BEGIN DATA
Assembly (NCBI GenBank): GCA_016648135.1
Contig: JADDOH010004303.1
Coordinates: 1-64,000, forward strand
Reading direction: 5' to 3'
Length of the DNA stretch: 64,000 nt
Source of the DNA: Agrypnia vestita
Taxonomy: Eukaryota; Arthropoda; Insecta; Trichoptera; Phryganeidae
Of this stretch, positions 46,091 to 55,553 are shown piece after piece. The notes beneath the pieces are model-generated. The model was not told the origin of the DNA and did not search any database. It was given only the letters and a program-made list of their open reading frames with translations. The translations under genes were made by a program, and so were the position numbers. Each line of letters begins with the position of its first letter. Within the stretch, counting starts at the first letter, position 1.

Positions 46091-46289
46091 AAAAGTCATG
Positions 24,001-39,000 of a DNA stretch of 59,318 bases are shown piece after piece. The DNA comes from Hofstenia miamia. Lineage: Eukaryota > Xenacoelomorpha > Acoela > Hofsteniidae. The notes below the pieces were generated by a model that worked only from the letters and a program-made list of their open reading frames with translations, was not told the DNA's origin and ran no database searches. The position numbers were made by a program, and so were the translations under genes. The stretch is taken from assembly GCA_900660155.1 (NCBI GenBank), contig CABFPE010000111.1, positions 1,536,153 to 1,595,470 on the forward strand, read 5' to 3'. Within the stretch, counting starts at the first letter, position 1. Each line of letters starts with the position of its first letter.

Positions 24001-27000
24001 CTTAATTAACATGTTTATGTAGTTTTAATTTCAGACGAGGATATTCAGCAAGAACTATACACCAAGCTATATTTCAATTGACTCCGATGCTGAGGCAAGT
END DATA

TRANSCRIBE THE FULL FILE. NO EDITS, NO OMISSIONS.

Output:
Assembly (NCBI GenBank): GCA_016648135.1
Contig: JADDOH010004303.1
Coordinates: 1-64,000, forward strand
Reading direction: 5' to 3'
Length of the DNA stretch: 64,000 nt
Source of the DNA: Agrypnia vestita
Taxonomy: Eukaryota; Arthropoda; Insecta; Trichoptera; Phryganeidae
Of this stretch, positions 46,091 to 55,553 are shown piece after piece. The notes beneath the pieces are model-generated. The model was not told the origin of the DNA and did not search any database. It was given only the letters and a program-made list of their open reading frames with translations. The translations under genes were made by a program, and so were the position numbers. Each line of letters begins with the position of its first letter. Within the stretch, counting starts at the first letter, position 1.

Positions 46091-46289
46091 AAAAGTCATG
Positions 24,001-39,000 of a DNA stretch of 59,318 bases are shown piece after piece. The DNA comes from Hofstenia miamia. Lineage: Eukaryota > Xenacoelomorpha > Acoela > Hofsteniidae. The notes below the pieces were generated by a model that worked only from the letters and a program-made list of their open reading frames with translations, was not told the DNA's origin and ran no database searches. The position numbers were made by a program, and so were the translations under genes. The stretch is taken from assembly GCA_900660155.1 (NCBI GenBank), contig CABFPE010000111.1, positions 1,536,153 to 1,595,470 on the forward strand, read 5' to 3'. Within the stretch, counting starts at the first letter, position 1. Each line of letters starts with the position of its first letter.

Positions 24001-27000
24001 CTTAATTAACATGTTTATGTAGTTTTAATTTCAGACGAGGATATTCAGCAAGAACTATACACCAAGCTATATTTCAATTGACTCCGATGCTGAGGCAAGT